Happy and peaceful fishing!

Do you have any great tutorials that you can share? I love getting new ideas for Sunday school!

Aside

#justpray

Many of you will have seen the news articles last week about the Lord’s prayer featuring in an advert, that was then deemed unsuitable for viewing in a cinema setting.

It got me to thinking – how extraordinary, that prayer is such a controversial subject. Surely it’s a subject of non-interest, to those who are…not interested? What was the first response to the tragedies that happened in Paris on Nov. 13th? #prayforparis. A twitter hashtag that was used extremely widely, even by those who would not consider themselves to be practising Christians. So what does this mean? Who is everyone praying to?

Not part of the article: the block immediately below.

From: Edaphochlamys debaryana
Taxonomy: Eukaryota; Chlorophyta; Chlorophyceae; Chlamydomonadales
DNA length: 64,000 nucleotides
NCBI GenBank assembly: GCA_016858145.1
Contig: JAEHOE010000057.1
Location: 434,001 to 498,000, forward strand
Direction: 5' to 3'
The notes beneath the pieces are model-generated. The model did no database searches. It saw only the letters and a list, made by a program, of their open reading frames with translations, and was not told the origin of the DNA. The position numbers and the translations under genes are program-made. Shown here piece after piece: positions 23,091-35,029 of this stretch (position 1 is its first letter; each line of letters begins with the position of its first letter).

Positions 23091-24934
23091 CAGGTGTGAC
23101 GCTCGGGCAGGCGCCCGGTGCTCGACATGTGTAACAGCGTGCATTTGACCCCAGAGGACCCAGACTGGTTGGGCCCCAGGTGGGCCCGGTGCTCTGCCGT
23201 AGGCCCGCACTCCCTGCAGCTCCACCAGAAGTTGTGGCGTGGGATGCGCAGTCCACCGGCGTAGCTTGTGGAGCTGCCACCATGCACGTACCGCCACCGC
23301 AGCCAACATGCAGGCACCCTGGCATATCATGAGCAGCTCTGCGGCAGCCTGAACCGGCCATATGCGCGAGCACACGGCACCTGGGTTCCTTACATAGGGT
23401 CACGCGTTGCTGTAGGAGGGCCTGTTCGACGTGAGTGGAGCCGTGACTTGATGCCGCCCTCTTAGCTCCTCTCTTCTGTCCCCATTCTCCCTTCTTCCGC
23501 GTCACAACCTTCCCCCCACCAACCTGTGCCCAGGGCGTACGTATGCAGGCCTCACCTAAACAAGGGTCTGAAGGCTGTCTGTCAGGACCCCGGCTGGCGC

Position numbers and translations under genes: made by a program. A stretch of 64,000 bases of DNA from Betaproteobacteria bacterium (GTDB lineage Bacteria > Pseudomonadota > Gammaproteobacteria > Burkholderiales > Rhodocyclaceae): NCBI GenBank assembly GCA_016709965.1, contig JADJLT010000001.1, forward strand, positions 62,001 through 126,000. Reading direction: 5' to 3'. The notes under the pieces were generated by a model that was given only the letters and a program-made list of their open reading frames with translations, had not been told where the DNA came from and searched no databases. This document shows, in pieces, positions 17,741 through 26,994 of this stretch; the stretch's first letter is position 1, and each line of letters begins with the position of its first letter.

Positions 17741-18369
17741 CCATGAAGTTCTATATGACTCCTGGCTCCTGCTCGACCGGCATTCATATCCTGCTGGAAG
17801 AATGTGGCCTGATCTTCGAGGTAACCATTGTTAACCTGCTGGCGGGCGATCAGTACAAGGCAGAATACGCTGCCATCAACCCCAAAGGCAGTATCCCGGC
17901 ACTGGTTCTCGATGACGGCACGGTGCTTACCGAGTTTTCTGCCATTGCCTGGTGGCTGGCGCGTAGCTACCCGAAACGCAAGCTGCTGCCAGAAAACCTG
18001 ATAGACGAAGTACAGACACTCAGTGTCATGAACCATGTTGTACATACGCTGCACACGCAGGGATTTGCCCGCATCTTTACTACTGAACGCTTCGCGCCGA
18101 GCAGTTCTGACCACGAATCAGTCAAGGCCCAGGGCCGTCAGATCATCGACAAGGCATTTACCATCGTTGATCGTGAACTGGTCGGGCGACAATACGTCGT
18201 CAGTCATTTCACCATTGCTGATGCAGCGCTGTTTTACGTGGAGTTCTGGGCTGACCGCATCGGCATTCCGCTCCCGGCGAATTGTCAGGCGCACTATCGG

It seems that it is a facet of human nature, to call for help when in trouble. The natural response is to look around, as the meme says, ‘for a more adultier adult’ than yourself, to ask ‘what’s going on? help! I can’t do anything about this myself!’. How wonderful that we are built with this inside us, so that we use it whether we want to or not!

I’ve had a little idea bubbling in my head for a little while, about the links between meditation, and children’s behaviour. Some of you may have seen this news article http://www.bbc.co.uk/news/uk-england-tyne-21865083, and also this one…

It occurred to me, that seeing as prayer and meditation are very closely linked, it would be an excellent thing to do with our children. And by that I mean, teach our children to pray in a very direct way, such as these meditation classes do. Perhaps even as way to control or understand behaviour. Perhaps even talk them through it step by step…wait a minute…the Lord’s prayer….step by step….

Look out for my next post on this very subject!

Happy Saturday!

Video clips credit: Youtube.com
Sister’s Day 2015

Sister’s Day 2015